Ordinary 28th Sunday – GRATITUDE THERAPY

Ordinary 28th Sunday

2Kg. 5: 14-17                            2Tim. 2: 8-13                            Lk. 17: 11-19



The virtue of gratitude has got potency to lift our lives to higher realms.


Gratitude: A Virtue:

It is an old European story! Satan had kept its shop of seeds open – seeds of hatred, fear, doubt, despair, revenge, pride, greed etc.. Many came and purchased the seeds. There came a wise traveller! He carefully looked at different types of seeds. He seemed to be not interested in buying them. So the Satan began to brag about the powerfulness of his seeds. He said that his seeds are very potent – can grow anywhere – and are fast-growing. The wise man was sad to hear about the powerfulness of the seeds of negativity. He asked Satan, “Tell me frankly whether there is any heart in which these seeds cannot grow.” On this question, the Satan’s face became very pale. With a bit of sadness, the Satan said, “Yes! there is one heart in which none of these seeds can grow. It is a thankful heart.”

It is said that gratitude is the virtue that is the platform for all the other virtues. When a person is thankful,  one begins to overflow with goodness and love, and  there is no place for hatred. Gratitude necessarily involves humility since we consciously acknowledge our dependence upon others, and thus there can’t exist pride. Gratitude makes a person contented and thus greed can’t find its place in one’s heart. In short, the singular virtue of gratitude can make a person virtuous. It is said that the famous scientist Einstein used to chant ‘Thank you’ in his regular walks. Melody Beattie, an American author of self-help books, very beautifully and candidly writes,  “Gratitude unlocks the fullness of life. It turns what we have into enough, and more. It turns denial into acceptance, chaos to order, confusion to clarity. It can turn a meal into a feast, a house into a home, a stranger into a friend. Gratitude makes sense of our past, brings peace for today, and creates a vision for tomorrow.”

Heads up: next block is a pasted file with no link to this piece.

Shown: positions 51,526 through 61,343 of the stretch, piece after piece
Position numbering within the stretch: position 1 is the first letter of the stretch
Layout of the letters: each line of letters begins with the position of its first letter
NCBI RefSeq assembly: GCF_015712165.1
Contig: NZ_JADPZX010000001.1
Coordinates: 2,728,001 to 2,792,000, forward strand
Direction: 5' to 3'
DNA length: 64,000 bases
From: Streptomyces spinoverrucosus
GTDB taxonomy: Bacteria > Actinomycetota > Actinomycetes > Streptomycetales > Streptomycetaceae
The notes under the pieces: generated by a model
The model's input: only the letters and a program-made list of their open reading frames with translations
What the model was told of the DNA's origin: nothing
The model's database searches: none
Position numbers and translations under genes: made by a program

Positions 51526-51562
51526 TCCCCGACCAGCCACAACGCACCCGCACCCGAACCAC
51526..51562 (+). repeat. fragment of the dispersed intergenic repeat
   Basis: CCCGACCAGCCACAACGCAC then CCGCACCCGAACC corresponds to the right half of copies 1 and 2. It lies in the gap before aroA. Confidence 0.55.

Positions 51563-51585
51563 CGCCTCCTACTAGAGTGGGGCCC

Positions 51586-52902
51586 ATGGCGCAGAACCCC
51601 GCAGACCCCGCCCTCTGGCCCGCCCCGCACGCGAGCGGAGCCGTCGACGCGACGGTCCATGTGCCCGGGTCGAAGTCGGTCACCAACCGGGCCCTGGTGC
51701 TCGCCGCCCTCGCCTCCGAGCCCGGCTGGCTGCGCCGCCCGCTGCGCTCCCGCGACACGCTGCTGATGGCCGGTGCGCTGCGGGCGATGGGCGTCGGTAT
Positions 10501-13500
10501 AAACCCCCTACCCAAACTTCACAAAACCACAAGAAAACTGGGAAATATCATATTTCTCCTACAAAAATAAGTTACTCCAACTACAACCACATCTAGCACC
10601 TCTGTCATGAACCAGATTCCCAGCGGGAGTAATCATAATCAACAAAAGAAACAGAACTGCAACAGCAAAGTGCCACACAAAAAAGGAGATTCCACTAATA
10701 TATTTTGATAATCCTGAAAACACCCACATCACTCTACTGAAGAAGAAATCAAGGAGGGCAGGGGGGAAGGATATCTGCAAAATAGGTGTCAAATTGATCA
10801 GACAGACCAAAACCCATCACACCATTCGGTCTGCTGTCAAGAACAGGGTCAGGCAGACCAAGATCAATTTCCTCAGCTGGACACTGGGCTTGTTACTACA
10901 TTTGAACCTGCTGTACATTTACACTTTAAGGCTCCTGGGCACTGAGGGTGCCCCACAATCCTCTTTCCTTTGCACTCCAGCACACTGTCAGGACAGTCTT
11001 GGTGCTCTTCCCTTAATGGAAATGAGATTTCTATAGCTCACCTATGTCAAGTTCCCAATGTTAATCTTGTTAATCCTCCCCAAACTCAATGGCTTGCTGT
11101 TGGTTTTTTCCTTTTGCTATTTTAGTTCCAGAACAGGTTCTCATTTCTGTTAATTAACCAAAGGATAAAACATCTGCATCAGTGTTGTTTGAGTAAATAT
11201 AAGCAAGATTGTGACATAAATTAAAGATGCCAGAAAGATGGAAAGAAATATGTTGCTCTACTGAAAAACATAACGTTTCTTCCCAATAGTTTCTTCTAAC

This is the precise reason why the Bible often invites us to be thankful. The Book of Leviticus speaks of ‘Thanksgiving Offering/Sacrifice’ (7:13, 22:29). “O Give thanks to the Lord” is an oft-repeated injunction in the Bible (1Chr. 16: 8, 34; Ps. 105:  1; Sir.51:1). Jesus said, “I thank you, Father, Lord of heaven and earth” (Mt. 11: 25). He thanked God before the institution of the Eucharist (Lk. 22: 19). Paul often thanked God (Rom. 7: 25; 1Cor. 1: 4, 14; Phil. 1: 3). He also invites us to be thankful (Col. 3: 15; 1Thes. 5: 18).

Gratitude: A Path to Relationship